Jose Perez recalled the harrowing moments in January 2017 when he stopped to help two trapped victims of an accident on Highway 152 east of San Felipe Road.
“Well, it happened right in front of me,” said Perez, a Morgan Hill resident, at a ceremony Monday where he was honored for his heroism.
Perez said he had been eastbound on the highway when all of the sudden, the pickup truck in front of him exploded. He weaved around the vehicles, noticing how the 2005 Ford F-150 veered sharply to the right and hit a guardrail before stopping. A second vehicle, a 2002 Mercedes Benz, exploded off to the left.
“I got out and I just dialed 911,” he said.
Running toward the truck, he saw flames in the engine and knew the rest of the vehicle was going to catch fire. He couldn’t get the first door open. When running to the other side, the engine exploded, he recalled.
He did get the other door open and started working to remove the two victims.
Perez provided details of his story and his thoughts at the time during a special ceremony Monday at the Gilroy-Hollister California Highway Patrol office.
According to the CHP, the incident involved the Mercedes and Ford truck along with a 2012 Scion. The driver and passenger in the truck sustained major injuries to their lower extremities and had been incapacitated, but CHP Commander Scott Parker with the local office reported they are both doing well now.
Shortly after Perez and Flores removed the victims, the passenger compartment of the pickup became fully engulfed in flames.
The CHP honored Perez with the Medal of Distinction. Perez and another man, Vidal Flores, were passing motorists and worked together on the fatal accident scene to save two residents who had been trapped in the truck. Flores is from out of the area and will receive a similar distinction at a later date, according to the CHP.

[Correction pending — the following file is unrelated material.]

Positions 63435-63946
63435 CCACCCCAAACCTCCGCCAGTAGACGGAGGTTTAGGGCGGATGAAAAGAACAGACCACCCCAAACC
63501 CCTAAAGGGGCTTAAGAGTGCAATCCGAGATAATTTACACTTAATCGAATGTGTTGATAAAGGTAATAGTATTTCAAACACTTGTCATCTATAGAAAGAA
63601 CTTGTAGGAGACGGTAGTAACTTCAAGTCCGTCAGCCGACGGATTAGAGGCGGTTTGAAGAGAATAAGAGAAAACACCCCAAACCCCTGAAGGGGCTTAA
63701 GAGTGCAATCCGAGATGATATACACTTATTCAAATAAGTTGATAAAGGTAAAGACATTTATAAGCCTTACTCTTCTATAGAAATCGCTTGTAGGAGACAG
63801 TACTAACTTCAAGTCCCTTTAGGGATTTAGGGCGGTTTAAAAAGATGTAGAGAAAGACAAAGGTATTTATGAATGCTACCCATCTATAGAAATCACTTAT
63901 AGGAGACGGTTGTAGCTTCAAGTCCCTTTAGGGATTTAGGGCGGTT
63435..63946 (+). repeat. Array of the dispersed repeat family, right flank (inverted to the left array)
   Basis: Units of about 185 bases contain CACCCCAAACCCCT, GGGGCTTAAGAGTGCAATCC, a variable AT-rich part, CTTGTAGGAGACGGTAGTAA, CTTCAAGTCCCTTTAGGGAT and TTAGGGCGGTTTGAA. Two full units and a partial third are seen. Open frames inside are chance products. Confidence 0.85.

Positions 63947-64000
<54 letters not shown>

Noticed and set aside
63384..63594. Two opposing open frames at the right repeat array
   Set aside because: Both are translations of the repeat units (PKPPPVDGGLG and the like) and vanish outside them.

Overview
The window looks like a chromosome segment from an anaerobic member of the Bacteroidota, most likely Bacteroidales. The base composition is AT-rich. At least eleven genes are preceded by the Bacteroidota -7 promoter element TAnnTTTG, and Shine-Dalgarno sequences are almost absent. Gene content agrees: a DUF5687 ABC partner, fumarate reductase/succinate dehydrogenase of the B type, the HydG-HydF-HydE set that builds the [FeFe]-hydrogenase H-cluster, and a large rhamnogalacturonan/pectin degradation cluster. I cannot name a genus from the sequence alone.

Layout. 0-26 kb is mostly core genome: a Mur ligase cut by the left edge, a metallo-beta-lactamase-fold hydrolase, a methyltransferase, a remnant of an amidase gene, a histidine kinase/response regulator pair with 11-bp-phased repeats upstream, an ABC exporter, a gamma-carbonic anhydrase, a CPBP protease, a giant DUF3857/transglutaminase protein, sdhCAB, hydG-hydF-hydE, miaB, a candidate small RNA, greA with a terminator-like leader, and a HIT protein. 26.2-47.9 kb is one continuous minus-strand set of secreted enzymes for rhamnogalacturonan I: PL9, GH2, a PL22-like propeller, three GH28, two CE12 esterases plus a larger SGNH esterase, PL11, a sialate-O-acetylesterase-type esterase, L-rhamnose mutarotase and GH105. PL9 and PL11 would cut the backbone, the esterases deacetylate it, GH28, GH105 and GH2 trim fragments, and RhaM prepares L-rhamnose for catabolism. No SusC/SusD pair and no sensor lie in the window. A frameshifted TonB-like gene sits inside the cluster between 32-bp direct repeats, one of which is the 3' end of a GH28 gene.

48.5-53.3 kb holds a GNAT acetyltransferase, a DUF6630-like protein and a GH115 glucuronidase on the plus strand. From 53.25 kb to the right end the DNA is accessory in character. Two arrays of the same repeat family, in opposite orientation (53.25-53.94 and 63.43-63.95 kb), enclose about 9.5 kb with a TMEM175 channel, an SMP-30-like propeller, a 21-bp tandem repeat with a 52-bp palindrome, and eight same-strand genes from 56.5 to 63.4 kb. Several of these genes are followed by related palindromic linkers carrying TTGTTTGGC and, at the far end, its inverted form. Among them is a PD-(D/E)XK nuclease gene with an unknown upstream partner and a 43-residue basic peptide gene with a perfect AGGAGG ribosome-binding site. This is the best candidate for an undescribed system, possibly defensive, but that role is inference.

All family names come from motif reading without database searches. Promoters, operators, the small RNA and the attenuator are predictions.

Parker spoke at the ceremony and noted the rarity of the honor, how in his 20 years working in the area the office had never handed out the Medal of Distinction.
Perez attended with his family, including wife Marie and two boys. Perez, a corporate jet pilot raised by farmworkers in Salinas, received honors from State Sen. Bill Monning’s office and Assemblywoman Anna Caballero’s office during the ceremony as well.
Before Perez retold the story at the gathering, Parker read from what he called a “Superior Effort Act Citation.”
Parker recalled how Perez immediately stopped at the scene of the traffic collision, observed the trapped passengers—with one slumped over the steering wheel—and worked with Flores to pull them to safety.
“Absent your selfless actions, the occupants trapped inside the burning Ford would not have survived,” Parker said. “You are commended for your heroic actions, which saved the lives of two motorists. On behalf of the California Highway Patrol and the two people you saved, thank you very much for your brave and selfless actions.”
Perez, who graduated from San Jose State and has lived in the region his whole life, told reporters he was just hoping he’d have enough time to get the passengers out.
“They were not going to get out on their own,” he said.
He said it was a huge mess on the scene with debris everywhere. He was also there to comfort the mother whose daughter died in the accident.
“We were talking to her the whole time before the paramedics came and the CHP officers came,” he said. “We were just trying to keep them calm.”
As for his own family background, he mentioned having seven siblings.
“My parents were field workers. They worked hard so that we could get ahead,” he said, noting how most of his siblings went to college and became professionals. “They instilled in us hard work and helping others.”
He has not had contact with the two people he helped to save, but Parker pointed out those residents of the Los Banos area are doing well.
Perez’s own wife beamed with pride through the ceremony while taking video on her phone for the family’s keepsake.
“The fire starting in the engine, that was definitely a huge concern when I heard that,” she said. “So I’m extremely thankful that he was OK and that he was able to save those two people from that truck. It’s just unfortunate that there was a fatality at the scene, but it could’ve been worse.”
The honoree said he was thankful for the recognition from the CHP.
“Well, I appreciate it,” he said. “It’s a very nice gesture.”